Four Memories: Advertising Is Planting Seeds

The original method of pretesting was recall testing because marketers understood that for an ad to be effective it had to leave something behind in consumer memory. Unlike promotions, ads create long-term value because of the brand structures they build in our memories.

But one of the chief lessons from modern neuroscience is that the old tape-recorder model of memory long held by recall testers was overly simplistic. It is now well established that there are multiple memory systems in the mind, not just one—It is now pretty clear that for an ad campaign to build strong brand value, it must make at least four kinds of deposits in the different memory banks of the mind.

To understand the four kinds of brand memories that are important for advertisers, it is helpful to think of a simple model about how we learn to make a sale.

Bright young people coming to work for me are afraid of the very idea of selling.  Fear of rejection is one reason for this.  As a result, their preferred method of approaching a client or prospect is to send an email. They quickly learn that this, by itself, doesn’t work very well.  So, as their level of knowledge builds and their confidence grows, they reach for the phone.  They soon discover that over the phone they hear something that was missing from an email, perhaps something in the tone of voice. What is being said, they realize, is sometimes not as important as how it is said.  An emotional dimension has been added through voice and a relationship begins.  But this, too, is not always enough to close a sale.  Finally, when they are competent enough in doing their job so that I am confident they can properly represent the brand of my company, they get on a plane to make a sales call in person.  Here the final discovery is made: the real trust that comes from physical eye contact is essential to getting to the handshake, turning a prospect into a loyal customer.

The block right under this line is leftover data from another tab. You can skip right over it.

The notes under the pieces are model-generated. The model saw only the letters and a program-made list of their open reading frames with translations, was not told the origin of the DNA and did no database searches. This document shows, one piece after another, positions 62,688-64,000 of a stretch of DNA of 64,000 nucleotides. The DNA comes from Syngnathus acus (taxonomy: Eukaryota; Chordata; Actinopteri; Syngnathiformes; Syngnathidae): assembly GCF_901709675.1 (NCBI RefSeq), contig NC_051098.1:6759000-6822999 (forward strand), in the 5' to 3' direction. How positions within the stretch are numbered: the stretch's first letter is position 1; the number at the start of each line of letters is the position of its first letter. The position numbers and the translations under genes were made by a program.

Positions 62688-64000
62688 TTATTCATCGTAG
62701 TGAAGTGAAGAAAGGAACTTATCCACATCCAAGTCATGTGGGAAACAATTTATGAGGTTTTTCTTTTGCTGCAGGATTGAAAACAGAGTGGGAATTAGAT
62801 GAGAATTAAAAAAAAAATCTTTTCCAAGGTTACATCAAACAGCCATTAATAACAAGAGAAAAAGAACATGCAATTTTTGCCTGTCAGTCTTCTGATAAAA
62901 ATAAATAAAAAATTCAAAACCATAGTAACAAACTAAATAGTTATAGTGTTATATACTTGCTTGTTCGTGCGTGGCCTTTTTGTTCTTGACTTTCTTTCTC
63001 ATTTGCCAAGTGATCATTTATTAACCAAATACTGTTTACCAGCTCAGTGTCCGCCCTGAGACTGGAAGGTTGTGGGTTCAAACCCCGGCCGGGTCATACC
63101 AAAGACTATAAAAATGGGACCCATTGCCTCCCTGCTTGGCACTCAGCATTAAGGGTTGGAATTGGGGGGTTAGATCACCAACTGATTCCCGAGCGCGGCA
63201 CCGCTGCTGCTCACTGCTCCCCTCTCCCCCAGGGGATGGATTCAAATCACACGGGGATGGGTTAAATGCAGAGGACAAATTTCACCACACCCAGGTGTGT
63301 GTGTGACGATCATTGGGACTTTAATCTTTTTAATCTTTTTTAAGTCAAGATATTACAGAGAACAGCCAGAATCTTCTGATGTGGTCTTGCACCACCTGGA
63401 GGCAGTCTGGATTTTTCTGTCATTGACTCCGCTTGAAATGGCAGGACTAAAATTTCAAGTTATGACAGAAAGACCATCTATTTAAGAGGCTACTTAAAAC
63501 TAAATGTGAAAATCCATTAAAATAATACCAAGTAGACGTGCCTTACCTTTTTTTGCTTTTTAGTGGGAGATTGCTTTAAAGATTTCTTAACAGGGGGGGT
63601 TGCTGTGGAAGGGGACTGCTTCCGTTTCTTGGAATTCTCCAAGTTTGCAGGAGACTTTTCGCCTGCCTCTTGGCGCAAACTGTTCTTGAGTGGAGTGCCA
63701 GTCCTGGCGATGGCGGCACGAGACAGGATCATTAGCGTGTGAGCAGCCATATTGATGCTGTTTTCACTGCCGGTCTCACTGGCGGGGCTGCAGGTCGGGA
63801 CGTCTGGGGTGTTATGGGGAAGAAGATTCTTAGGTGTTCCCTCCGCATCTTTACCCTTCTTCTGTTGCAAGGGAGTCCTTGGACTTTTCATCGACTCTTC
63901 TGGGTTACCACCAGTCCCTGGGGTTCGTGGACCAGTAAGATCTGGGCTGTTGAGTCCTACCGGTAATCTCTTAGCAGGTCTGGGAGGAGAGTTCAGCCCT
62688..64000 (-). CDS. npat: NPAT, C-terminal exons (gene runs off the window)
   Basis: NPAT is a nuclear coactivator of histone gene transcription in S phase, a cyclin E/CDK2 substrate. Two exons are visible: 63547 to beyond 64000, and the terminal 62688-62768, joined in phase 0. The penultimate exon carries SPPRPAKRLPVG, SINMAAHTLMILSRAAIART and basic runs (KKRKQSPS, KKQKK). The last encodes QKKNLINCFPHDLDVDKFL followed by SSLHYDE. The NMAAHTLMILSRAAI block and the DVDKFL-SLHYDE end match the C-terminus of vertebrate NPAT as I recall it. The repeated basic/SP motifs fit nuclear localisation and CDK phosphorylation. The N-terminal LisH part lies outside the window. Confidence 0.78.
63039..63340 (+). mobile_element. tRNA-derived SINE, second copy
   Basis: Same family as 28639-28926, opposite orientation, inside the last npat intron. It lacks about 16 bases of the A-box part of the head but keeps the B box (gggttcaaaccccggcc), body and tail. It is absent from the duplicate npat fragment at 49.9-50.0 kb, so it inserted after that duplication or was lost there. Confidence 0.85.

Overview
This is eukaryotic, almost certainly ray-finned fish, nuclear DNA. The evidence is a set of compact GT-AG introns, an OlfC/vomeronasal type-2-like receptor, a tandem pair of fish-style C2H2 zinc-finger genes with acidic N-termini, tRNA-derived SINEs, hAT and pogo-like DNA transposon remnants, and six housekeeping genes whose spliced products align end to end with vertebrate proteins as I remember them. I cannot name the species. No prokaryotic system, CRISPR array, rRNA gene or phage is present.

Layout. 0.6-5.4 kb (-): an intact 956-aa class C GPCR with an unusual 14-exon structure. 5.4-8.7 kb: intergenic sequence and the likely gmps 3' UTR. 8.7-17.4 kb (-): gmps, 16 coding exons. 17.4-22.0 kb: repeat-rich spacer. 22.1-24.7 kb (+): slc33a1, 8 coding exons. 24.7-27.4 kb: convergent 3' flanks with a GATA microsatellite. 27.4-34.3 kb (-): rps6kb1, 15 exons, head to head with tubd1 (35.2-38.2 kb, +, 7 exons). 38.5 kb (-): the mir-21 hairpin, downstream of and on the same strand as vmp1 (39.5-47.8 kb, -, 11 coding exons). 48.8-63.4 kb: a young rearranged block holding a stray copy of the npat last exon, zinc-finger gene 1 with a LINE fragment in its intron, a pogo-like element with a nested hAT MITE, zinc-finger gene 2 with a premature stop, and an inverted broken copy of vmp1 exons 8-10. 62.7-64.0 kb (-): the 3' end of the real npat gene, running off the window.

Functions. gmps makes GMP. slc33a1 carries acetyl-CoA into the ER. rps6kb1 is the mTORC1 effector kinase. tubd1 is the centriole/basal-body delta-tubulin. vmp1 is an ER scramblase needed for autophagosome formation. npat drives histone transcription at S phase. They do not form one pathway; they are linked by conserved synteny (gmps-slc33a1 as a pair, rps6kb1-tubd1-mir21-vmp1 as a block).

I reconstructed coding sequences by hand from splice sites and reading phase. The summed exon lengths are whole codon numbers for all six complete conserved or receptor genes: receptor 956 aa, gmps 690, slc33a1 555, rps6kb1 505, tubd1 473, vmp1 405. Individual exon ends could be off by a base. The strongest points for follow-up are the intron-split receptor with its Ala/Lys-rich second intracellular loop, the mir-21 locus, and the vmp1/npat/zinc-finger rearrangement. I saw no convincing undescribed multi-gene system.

Selling in person is more effective than selling at a distance—and in large part this has to do with the different kind of memories that are created with the in-person sales call.

The semantic memory system, which can be thought of as the rational, verbal part of the brain, is the place where advertisers can use email effectively. These emails communicate features and benefits, product concepts, unique selling propositions, brand positionings. Semantic memories are those that can be accessed with traditional recall testing methods.

The episodic memory system is the place where personal, autobiographical memories are stored. Where were you on 9/11?  The images that come to mind form your personal narrative of the events that you have lived through, real or imagined, and how you felt about them. Advertisers can telephone their brand stories to this memory system of the brain with radio or television or other storytelling media.  Recognition, rather than recall, is a better way for researchers to access these emotional episodic memories.

The procedural memory system is the oldest place of memory, where physical sensations and physical skills are stored. What does a headache feel like? How do you remember how to dance or drive a car? Advertisers can shake hands with this part of the brain in two general ways.

The first, by means of the operation of mirror neurons, is through the magic of physical-action-at-distance that I call “virtual consumption”.  It’s why bite-and-smile, product-in-use or other kinds of brand experience scenes in ads are so important. It’s also why we consumers get so addicted to watching sports or playing video games.

The second way that brands can reach out and touch someone is through click-throughs and other action-interactions in this new high touch age of iPhones, iPads, Kinect and other Internet-machine extensions of our bodies. We researchers have much to learn about how to measure the impact on advertising ROI of these new physical brand memories being formed.

The fourth type of memory that is important for advertisers does not pertain to the brain but rather to the brand.  It’s the brand identity tag that links the other three types of memories to your brand’s name or icon or other identifier, turning the other three types of memories into a valuable property in the brain that can be monetized.

Measuring brand linkage across the three different memory systems of the brain is a work in progress that perhaps modern neuroscience can shed some light on. (If you would like to read more of my ruminations in these areas, you can find them on the Resources Page of our website,

The implication of thinking about advertising from the standpoint of the multiple memory systems of the mind is that advertisers need to develop a clear strategic framework for designing ad campaigns that sell the head, the heart and the hand of the consumer.